And using today’s image from Romans, our God dances around pouring out and overflowing many gifts to all humankind.[5] In Romans Paul reminds us that it’s not that God is the divine cause of pain. It’s not that we look for pain. It’s not that we put ourselves in abusive situations, or that we look for sorrow and pain because that’s what God requires of us. No, rather Paul argues here in Romans that painful things in life will happen without us seeking them out. When these painful things do happen on their own, Paul reminds us to remain faithful so that we might discover God’s love even in the pain and suffering [6]

Far too many times as a chaplain I sat on the beds of patients who believed that this Roman’s passage justified their partner’s abuse because they could then prove their faithfulness to God. I’ve had marriage counseling sessions where this passage seemed to justify staying in a deeply flawed and awful marriage to prove faithfulness to God. Yet, my friends, Paul is not saying to force pain and suffering on yourself – no. Christ’s example was to dance throughout life. Dance in pain, dance in joy, and dance in the unknown. Resurrection is about dancing. Dancing is about working with another in a relationship. Dancing is about communicating something deep. Dancing is about creating something new. Dancing is about being gracious with mistakes. Dancing throughout everything that life throws our way is what being a Christian is all about.

In our reading from John today we see this dance, this relationality emphasized. We see the deep connection between God, Jesus, and the Holy Spirit. This reminder is key for all that will follow in the Christian Scriptures. You see, Jesus and his life and ministry are congruent with God’s action in the world, and both of their acts and teachings are what the Holy Spirit will continue to enliven, and teach, and remind those disciples. So too these disciples will go to share this message empowered by the Holy Spirit to reflect this same essence in new ways and new contexts. Then the church and its believers will take this same message, the same nuggets of God, the same teachings of Christ, the same essence of the Holy Spirit, the same preaching of the disciples, and the church will make this same thing come alive in an ever-changing world. That is the key to this passage.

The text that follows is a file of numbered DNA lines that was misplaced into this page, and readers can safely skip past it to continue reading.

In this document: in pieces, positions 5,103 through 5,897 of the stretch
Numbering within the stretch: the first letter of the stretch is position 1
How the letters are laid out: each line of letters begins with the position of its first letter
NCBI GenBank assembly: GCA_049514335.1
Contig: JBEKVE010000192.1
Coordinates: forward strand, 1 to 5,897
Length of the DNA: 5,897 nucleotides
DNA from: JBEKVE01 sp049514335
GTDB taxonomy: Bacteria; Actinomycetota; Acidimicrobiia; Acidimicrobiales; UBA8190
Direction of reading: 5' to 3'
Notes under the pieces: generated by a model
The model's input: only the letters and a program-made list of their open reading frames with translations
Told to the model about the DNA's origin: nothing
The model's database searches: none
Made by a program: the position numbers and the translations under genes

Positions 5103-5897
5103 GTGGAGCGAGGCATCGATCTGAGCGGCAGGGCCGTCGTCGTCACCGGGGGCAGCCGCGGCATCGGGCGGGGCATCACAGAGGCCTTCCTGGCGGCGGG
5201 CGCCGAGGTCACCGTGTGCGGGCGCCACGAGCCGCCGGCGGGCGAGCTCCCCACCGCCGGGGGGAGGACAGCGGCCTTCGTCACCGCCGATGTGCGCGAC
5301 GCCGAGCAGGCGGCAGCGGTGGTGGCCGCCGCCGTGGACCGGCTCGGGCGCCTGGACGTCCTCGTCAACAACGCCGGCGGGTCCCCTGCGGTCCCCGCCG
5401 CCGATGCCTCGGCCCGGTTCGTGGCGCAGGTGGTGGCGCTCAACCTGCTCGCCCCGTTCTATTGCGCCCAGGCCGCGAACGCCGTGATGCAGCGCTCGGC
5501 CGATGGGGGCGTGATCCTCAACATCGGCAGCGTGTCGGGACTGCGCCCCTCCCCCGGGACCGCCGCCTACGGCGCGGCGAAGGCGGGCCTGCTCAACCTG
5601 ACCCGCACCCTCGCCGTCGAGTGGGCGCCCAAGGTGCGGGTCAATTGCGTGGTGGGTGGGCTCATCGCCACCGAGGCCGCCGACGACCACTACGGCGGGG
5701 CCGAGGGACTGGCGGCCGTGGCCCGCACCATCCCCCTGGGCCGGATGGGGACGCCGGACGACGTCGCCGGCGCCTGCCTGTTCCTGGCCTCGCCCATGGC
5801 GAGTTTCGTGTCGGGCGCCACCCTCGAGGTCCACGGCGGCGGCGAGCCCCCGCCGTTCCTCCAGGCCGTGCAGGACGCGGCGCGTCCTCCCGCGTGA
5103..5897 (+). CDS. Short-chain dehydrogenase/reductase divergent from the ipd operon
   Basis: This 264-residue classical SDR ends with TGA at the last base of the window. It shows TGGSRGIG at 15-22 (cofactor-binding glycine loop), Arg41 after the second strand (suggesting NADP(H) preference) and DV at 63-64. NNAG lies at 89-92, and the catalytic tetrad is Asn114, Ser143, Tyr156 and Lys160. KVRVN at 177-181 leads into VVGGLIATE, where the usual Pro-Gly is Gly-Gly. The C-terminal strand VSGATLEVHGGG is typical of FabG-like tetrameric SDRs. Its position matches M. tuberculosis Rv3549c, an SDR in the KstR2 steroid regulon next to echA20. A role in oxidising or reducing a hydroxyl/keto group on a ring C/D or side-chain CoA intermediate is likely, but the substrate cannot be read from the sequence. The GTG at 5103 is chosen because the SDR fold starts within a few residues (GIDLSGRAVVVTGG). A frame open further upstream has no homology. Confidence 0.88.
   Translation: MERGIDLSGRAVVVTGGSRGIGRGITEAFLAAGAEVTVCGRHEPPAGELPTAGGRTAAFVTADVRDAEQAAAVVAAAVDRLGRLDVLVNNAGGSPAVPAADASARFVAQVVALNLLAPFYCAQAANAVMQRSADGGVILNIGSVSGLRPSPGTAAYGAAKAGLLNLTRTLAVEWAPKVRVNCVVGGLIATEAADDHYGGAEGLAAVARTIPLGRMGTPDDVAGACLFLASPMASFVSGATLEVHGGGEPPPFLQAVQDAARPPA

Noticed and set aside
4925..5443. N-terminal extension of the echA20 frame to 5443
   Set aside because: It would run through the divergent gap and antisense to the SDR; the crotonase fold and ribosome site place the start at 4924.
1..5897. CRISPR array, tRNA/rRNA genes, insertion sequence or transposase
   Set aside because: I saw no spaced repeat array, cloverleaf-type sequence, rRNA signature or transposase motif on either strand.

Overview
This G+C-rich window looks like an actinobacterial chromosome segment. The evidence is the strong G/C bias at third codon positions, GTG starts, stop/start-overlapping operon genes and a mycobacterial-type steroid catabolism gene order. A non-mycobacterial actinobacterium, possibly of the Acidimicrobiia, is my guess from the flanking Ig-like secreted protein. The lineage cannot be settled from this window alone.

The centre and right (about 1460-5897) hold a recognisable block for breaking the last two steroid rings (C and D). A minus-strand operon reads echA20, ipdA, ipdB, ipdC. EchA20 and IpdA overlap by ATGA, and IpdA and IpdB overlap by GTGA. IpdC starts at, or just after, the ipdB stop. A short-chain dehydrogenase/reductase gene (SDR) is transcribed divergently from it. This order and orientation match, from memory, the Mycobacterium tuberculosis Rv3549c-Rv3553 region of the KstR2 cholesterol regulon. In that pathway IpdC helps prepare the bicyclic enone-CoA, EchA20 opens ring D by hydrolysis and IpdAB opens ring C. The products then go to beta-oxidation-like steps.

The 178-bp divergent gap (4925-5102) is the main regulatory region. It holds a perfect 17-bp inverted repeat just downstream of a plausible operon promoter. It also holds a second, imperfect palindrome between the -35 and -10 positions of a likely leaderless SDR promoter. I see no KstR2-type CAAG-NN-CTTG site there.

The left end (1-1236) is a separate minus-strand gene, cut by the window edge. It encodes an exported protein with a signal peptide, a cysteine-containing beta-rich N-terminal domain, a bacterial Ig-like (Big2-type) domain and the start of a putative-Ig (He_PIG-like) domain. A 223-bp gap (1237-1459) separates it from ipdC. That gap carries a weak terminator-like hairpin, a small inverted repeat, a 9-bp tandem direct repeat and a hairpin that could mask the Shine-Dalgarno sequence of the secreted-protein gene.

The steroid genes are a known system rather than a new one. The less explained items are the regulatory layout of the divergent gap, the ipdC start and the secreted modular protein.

You see, even here and now in 2016 the church is changing. How the world looked in the 1960s isn’t how it looks now, and the church must transition. What our own congregation looked like 20 years ago isn’t what it is today. So too we enter into a transition time. However, what is key to remember is that the essence of the church and the essence of this congregation do not change. Jesus makes abundantly clear that the Holy Spirit will teach and remind us all of what Jesus has already said. Sure, the Holy Spirit is a little different – the way the Holy Spirit works will be using wind and tongues of fire and blinding light – but the essence of what the Spirit does is one with Jesus, who is one with the creator God, and all three are in a holy dance.

On this Holy Trinity Sunday, I pray that we live into this holy dance. Dancing is deeply relational. It requires us to see the other, feel the other, and respond to another. A dance communicates stories. If you’ve even been to a ballet you can see the drama of the characters, the plot, the conflict, and the resolution through dance. Ultimately dance brings us into something new and creative. In the days ahead, I pray that you recognize our God’s dance among us. Join in the dance with our God, explore God’s dance in all aspects of life, and remember that our God’s dance is one of love. Amen.

 

[1] http://day1.org/1045-dancing_with_the_trinity

[2] Klein, Ralph W. Preaching the Revised Common Lectionary: Feasting on the Word, Year C, Vol. 3 Pentecost and Season After Pentecost 1 (Propers 3-16). “Trinity Sunday, Proverbs 8:1-4,22-31: Exegetical Perspective” p27-29.

[3] http://biblehub.com/hebrew/2342.htm

[4] This paragraph pulls on some images and ideas from: Paschal, Jeff. Preaching the Revised Common Lectionary: Feasting on the Word, Year C, Vol. 3 Pentecost and Season After Pentecost 1 (Propers 3-16). “Trinity Sunday, Proverbs 8:1-4,22-31: Homiletical Perspective” p27-29.

[5] Ibid.

[6] This section dovetails on ideas from: Sheffield, Richard L.. Preaching the Revised Common Lectionary: Feasting on the Word, Year C, Vol. 3 Pentecost and Season After Pentecost 1 (Propers 3-16). “Trinity Sunday, Romans 5:1-5: Homiletical Perspective” p27-29.